Myself, my eldest brother, and his wife, visited the Rocks Brewing Company pub as part of a walking tour of Sydney’s history of alcohol. And what a history it is. Rum was genuinely used as currency, so fond of it were those men and women who had stepped off the Endeavour, and when there was a shortage of actual cash. When they were weaned off the rum, it was ales they switched to, with lager not making an appearance until eighty years after the first brewery was founded in Australia.

A possibly controversial opinion – a lot of Australian ‘ale’ just tastes like lager to me. I found almost all beer there to be slightly fizzy, and the Cooper’s Pale Ale (the oldest brewery in Australia) reminded me of Peroni, though they do not refer to it as lager at all. Not that I’m complaining, I find many pale ales and especially IPAs excessively floral and the Cooper’s very drinkable in front of the telly.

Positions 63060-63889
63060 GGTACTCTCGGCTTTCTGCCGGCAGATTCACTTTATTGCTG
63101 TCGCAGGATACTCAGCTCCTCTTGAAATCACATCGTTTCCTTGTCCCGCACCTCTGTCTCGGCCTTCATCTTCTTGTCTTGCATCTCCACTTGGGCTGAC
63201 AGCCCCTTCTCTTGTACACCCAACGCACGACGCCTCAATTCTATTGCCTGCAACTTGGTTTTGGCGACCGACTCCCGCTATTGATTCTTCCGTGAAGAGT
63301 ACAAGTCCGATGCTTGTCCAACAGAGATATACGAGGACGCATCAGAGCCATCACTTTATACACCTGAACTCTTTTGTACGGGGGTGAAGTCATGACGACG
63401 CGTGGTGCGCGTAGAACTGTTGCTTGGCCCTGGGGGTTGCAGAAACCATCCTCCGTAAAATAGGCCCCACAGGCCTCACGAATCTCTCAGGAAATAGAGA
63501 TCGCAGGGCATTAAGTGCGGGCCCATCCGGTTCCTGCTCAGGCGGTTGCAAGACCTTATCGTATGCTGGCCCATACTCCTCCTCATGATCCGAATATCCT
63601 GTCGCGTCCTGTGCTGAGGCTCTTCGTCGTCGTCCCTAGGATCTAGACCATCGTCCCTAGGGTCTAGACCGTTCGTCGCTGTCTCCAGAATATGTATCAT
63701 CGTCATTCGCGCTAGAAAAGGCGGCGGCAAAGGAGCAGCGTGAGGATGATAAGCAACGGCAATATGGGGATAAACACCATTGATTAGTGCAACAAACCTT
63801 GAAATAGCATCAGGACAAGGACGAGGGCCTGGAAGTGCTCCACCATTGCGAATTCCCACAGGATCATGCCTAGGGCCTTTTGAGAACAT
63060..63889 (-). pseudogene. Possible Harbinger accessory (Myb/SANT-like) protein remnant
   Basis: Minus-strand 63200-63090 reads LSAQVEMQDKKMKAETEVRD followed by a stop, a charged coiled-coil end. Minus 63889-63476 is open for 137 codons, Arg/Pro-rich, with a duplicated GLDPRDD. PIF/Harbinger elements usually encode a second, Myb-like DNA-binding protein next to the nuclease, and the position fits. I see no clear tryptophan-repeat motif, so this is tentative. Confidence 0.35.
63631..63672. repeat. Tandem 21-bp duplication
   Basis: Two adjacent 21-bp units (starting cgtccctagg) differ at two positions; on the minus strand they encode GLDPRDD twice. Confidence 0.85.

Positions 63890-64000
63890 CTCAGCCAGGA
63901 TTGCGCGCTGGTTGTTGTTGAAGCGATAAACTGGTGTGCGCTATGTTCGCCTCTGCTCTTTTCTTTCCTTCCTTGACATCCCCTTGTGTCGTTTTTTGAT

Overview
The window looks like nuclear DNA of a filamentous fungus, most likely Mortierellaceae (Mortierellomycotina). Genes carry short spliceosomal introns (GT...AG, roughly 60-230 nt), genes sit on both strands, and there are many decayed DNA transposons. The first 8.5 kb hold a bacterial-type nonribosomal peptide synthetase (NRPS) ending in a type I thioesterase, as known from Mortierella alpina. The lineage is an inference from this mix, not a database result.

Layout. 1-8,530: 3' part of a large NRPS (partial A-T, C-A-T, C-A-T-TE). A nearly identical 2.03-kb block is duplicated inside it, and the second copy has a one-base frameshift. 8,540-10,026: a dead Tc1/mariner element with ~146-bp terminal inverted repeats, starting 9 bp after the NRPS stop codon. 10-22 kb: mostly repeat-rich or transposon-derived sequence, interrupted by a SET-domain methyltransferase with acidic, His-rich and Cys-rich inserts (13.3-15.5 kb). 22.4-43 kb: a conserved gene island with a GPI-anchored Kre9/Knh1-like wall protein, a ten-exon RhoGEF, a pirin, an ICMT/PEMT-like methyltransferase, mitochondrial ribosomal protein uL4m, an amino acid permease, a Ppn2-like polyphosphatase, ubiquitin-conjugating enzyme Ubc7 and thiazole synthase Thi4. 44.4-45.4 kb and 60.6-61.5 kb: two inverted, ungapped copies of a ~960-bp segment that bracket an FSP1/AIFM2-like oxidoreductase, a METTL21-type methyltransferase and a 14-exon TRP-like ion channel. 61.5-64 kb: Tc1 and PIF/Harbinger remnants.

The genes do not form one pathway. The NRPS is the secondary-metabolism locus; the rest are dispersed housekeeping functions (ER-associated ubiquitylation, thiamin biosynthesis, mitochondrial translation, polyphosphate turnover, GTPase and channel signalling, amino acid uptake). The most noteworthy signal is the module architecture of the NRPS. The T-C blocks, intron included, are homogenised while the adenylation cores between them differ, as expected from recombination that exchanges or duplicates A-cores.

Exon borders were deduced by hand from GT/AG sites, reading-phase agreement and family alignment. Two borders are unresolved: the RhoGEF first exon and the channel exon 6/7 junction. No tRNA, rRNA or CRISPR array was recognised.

When we asked our tour guide Lucy for a bar recommendation in Sydney she pointed us to a place called SG or Spooning Goats (apparently the name was a little too risque for the local council even though it only refers to the pub’s two collections; goats and spoons.) Hidden away in a basement next to a convenience store the place is desperately trying to be the Mos Eisley cantina, and darn it if it doesn’t pull it off. The spoons and goats seem slightly relegated to the corner as the Star Wars collectibles have taken over, and the clientele were a little more formally dressed than I expected for what has the carefully curated look of a dive bar, but then they were probably office workers, this being the Central Business District.